Young Justice debuted on Cartoon Network in 2010 and featured a different take on the teen sidekicks of the DC Superheroes. Robin, a new version of Aqualad, Kid Flash, Superboy, Miss Martian, and Artemis formed a covert group aiding the Justice League while being trained by Black Canary. As the season progressed, the group added more members. In the show’s second year, the story jumped forward two years to follow a new covert team, while the original group found their places in the Justice League. Both groups would continue to grow and change as a storyline featuring classic DC villains Vandal Savage and Darkseid led to a surprising cliffhanger.
And then Cartoon Network pulled the plug.
(Photo by DC Universe)
“Our boss [Warner Bros. Animation executive vice president of creative affairs] Sam Register told us that we created the perfect show for streaming, we just did it five years too early,” Bourassa said. “We always thought that was funny, because it is sort of designed to be consumed in that way — or at least [it is] a completely viable way to consume it because it has so much continuity, and so much connected narrative strands, and our fans picked on that.”
The first two seasons found their way to Netflix, and thanks to the emergence of platforms like Tumblr and Twitter, fans never stopped talking about it or asking Bourassa and producers Brandon Vietti and Greg Weisman — who also spoke with us — about a potential third season, Bourassa said.
“Whenever we would go to do promotion or whenever active on social media promoting current projects, I would hear constantly from the fans about how much they loved Young Justice regardless of what I was talking about,” Bourassa said, crediting Weisman with “cultivating lot of their energy into a direct appeal … [so fans’] voices could be heard.”
(Photo by DC Universe)
That cultivation coincided with early planning for original content on the DC Universe streaming service, which created a perfect storm for Young Justice‘s resurrection. Weisman joked that there’s not much difference between the two eras of the show, just that he is “older and wider.” Seriously, though, Vietti told Rotten Tomatoes that the creative team wanted to strike a balance between feeling both fresh and familiar.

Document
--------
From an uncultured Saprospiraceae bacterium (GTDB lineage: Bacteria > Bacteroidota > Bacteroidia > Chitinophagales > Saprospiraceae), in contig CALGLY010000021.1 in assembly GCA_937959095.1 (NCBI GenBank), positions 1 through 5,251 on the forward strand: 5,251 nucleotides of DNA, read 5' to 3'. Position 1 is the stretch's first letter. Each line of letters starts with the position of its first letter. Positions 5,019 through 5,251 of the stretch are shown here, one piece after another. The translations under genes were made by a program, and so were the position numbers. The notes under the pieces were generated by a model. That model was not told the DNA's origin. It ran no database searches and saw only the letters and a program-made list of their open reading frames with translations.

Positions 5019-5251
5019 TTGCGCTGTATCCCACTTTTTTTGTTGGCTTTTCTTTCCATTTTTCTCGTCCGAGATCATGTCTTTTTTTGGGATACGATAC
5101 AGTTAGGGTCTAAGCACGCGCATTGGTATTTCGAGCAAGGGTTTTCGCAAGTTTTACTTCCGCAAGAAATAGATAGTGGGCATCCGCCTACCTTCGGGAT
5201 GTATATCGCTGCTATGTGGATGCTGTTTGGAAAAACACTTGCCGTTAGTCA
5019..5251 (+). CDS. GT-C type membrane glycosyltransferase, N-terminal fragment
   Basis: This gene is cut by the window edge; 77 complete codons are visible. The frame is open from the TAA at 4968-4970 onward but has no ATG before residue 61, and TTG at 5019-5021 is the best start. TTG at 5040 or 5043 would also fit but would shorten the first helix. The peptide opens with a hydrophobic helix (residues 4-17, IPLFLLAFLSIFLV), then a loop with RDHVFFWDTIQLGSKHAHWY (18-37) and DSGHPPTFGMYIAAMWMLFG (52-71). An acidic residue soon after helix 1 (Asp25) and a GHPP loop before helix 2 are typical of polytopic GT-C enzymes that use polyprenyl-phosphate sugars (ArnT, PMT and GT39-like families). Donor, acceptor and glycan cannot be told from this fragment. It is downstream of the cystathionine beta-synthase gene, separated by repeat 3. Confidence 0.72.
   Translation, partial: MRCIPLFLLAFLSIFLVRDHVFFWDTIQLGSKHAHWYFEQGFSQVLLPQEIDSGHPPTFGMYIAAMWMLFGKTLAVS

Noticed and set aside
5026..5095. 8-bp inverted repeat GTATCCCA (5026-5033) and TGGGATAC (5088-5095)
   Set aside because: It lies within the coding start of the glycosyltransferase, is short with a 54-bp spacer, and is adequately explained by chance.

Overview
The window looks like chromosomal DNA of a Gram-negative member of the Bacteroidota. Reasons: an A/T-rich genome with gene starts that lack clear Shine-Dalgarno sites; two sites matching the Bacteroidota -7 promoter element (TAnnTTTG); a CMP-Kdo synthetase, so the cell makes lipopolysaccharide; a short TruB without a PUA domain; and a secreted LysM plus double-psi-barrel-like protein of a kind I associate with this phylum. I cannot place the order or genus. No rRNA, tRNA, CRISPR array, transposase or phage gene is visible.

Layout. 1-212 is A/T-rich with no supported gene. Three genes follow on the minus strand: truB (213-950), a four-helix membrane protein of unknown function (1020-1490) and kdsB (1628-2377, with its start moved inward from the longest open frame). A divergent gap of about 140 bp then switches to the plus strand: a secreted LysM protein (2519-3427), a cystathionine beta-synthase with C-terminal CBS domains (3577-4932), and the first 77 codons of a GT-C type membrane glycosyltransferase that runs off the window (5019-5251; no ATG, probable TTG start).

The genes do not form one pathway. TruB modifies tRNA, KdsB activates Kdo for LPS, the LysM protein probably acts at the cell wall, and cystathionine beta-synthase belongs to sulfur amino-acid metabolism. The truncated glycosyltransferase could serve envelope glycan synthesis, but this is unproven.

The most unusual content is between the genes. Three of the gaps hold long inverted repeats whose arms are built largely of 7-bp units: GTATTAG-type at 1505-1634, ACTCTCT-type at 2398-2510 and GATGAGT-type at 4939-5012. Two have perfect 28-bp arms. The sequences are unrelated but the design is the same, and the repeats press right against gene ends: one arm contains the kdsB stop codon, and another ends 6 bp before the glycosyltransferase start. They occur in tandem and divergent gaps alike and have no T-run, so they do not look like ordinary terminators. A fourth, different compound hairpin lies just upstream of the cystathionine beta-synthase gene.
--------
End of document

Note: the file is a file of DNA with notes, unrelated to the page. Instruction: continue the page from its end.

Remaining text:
“We wanted to build something that was familiar to our fans in the first two seasons, but also pushed into new territory,” he explained.
While the arrival of Darkseid seemed imminent toward the end of the series’ second season, Outsiders picks up two years later and the villain is nowhere to be seen. Instead, the show picks up with the world facing a metahuman trafficking crisis: Young people with the potential for powers are being kidnapped and turned into weapons. The League even finds some of these press-ganged children on other planets, and it falls to Dick Grayson — who quit the team at the end of season 2 — to assemble a new covert group to investigate the metahuman smuggling syndicate.
Members of the new team include Geo-Force and Halo, both characters with long histories in the comics — including the 1980s story Batman and the Outsiders, from which the new season takes some inspiration — but known in animation more as guest characters.
“These [are] young characters that aren’t really sure what they want to be when they grow up. They don’t come from a sidekick type of relationship with an older hero; they’re just normal people — ish,” Vietti explained.
Geo-Force, for example, is a young Markovian prince thrust into the superhero world after the disappearance of his sister. Halo, meanwhile, is a refugee from the fictional DC Comics Middle Eastern country of Qurac, stuck in Markovia and trying her best to avoid detection as a metahuman in a country terrified of powers.